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Release Date(s)2009 (November 17, 2009)
Studio(s)Bad Robot/Paramount (Paramount)
I’m going to be completely honest: When I first heard this film was being made, I really thought the idea of re-booting or re-imagining the Star Trek franchise was just a terrible idea. Having seen Paramount release one mediocre Trek movie after another, and then basically abandon the Star Trek: Enterprise TV series, I just had no hope for this new incarnation whatsoever.
I mean, sure... I’d enjoyed some of director J.J. Abrams’ work in the past, but none of it really excited me or gave me confidence that he and his team were up to the task of re-launching Trek. I just feared this film would be an utter disaster, and I say that having been a fan of Star Trek since the very early 70s – not quite the beginning, but close.
And then I saw that third preview trailer. The one where Bruce Greenwood starts out “I couldn’t believe it when the bartender told me who you are...” What I saw stirred something in me – a spark of hope that maybe they’d actually gotten it right. Hope that I hadn’t dared to expect. So I actually began to feel real excitement... and managed to go into an early press screening with a largely open mind. The film blew me away. The opening sequence alone had me hooked. It’s one of the best 5 minutes of film I’ve seen in years – gripping, emotional, poetic and filled with the spirit of Trek at its best. I was really stunned. Abrams and company just nailed it. The audience – jaded movie geeks and/or movie critics all – were left cheering by the end of it. Boy had I been wrong to doubt. And boy am I glad I was wrong!
What’s clever about this Star Trek, is that it’s both a reboot AND it manages to respect all the Trek continuity that’s come before. Everything that’s good and pure about the franchise has been retained, while all of the techno baggage (“Quick, flux the deflector dish with anti-thalaron particles to reverse the field matrix!”) has been left back at the Spacedock. The actors are all spot on as their characters – Pine, Quinto and Urban make you believe they’re the younger Kirk, Spock and McCoy. The other cast members are good too, especially Greenwood as Captain Pike (inspired casting, if I may say so, and one of my favorite roles in the film) and Eric Bana as the film’s villain, Nero. The production design is spectacular and ILM’s CG effects are absolutely top-notch. This is definitely Trek on a more epic scale that we’ve never quite seen before.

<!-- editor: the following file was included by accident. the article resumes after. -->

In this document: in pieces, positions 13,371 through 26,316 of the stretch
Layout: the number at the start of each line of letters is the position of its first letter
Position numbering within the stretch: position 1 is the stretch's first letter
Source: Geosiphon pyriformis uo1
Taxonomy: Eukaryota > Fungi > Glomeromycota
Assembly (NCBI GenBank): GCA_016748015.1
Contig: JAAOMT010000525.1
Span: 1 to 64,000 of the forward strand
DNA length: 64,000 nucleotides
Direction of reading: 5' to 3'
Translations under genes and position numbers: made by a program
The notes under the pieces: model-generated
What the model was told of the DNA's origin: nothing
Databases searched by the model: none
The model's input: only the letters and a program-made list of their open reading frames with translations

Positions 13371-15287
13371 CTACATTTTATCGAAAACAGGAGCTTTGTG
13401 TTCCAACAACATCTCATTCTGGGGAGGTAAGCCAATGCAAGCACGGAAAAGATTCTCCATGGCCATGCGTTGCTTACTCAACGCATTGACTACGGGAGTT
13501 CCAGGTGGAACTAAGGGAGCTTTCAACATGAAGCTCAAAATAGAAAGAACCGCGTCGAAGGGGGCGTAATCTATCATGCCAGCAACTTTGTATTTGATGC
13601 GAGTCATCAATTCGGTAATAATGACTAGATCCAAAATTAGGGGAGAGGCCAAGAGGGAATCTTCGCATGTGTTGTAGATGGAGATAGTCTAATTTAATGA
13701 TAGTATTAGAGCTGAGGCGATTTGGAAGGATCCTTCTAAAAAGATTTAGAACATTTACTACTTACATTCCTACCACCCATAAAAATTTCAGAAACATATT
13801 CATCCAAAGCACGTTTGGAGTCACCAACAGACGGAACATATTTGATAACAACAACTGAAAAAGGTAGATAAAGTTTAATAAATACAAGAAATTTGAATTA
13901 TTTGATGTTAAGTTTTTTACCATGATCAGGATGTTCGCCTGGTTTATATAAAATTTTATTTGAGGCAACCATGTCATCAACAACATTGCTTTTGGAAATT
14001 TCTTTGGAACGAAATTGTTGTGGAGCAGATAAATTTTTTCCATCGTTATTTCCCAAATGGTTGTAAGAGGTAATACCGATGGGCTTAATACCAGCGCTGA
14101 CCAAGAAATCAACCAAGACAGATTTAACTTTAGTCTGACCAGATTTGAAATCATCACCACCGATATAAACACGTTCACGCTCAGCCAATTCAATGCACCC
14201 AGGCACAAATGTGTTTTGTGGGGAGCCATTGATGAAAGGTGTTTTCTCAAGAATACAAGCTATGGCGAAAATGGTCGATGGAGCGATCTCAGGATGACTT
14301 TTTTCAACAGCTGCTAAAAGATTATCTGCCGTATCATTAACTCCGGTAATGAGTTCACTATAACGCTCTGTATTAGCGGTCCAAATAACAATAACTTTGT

There are a couple things you longtime Trek fans will just have to go with... like the fact that it seems to take only ten minutes to warp from Earth to Vulcan, and the Enterprise’s engine room looks like a boiler room. But there’s so much that’s good here – so much that’s fun – that you can easily forgive those things. The film is exciting, action packed, occasionally funny, occasionally poignant. It’s even very slightly campy, in keeping with the tone of the classic show. This definitely feels like Star Trek – no doubt about it. But I’ll tell you... this film managed to do something that Trek hasn’t done in a long time: Truly surprise me. This Trek is a whole different ball game. What’s even cooler about this is that, because this is a reboot of sorts, many of the events that longtime fans know happen in the Trek universe can happen again... but in a whole different way. So somewhere out there, there’s a Doomsday Machine destroying planets. Somewhere out in deep space, Khan and his army of genetic supermen lie sleeping in the S.S. Botany Bay, waiting to be discovered again. All those possibilities have me very excited for what might come next.
The A/V quality of Paramount’s Blu-ray version is spectacular. It’s one of those discs you’ll definitely want to use to dazzle guests in your home theatre. The colors are rich and vibrant – from the cool hues of the new Bridge to the ruddy earth tones of Vulcan. There’s abundant detail and fine texture in the image, without it ever feeling edgy or overly filtered. And yet it retains all those gritty, glinty and occasionally soft tones offered by the use of the anamorphic optical process. Contrast is superb, with dark blacks and yet the brightest areas of the image are never blown out. Sonically, the disc’s Dolby TrueHD 5.1 mix delivers an appropriately wide, expansive sound field, with natural staging, deep bass and highly active surrounds. Clarity is excellent, and there’s just a rich tapestry of background sounds layered into the mix that draw you right into the film’s fictional environments. A perfect example is the firefight that erupts when Kirk and Spock beam over to the Narada – the ping and sizzle of phaser bolts zip all around you. Sound designer Ben Burtt has even managed to honor The Original Series in the almost musical quality of computer sounds, equipment noises and the like. Best of all, Michael Giacchino’s thrilling score is woven perfectly throughout film. When his new “Kirk/Enterprise” theme crashes over the film’s opening titles, you’ll have chills running down your spine.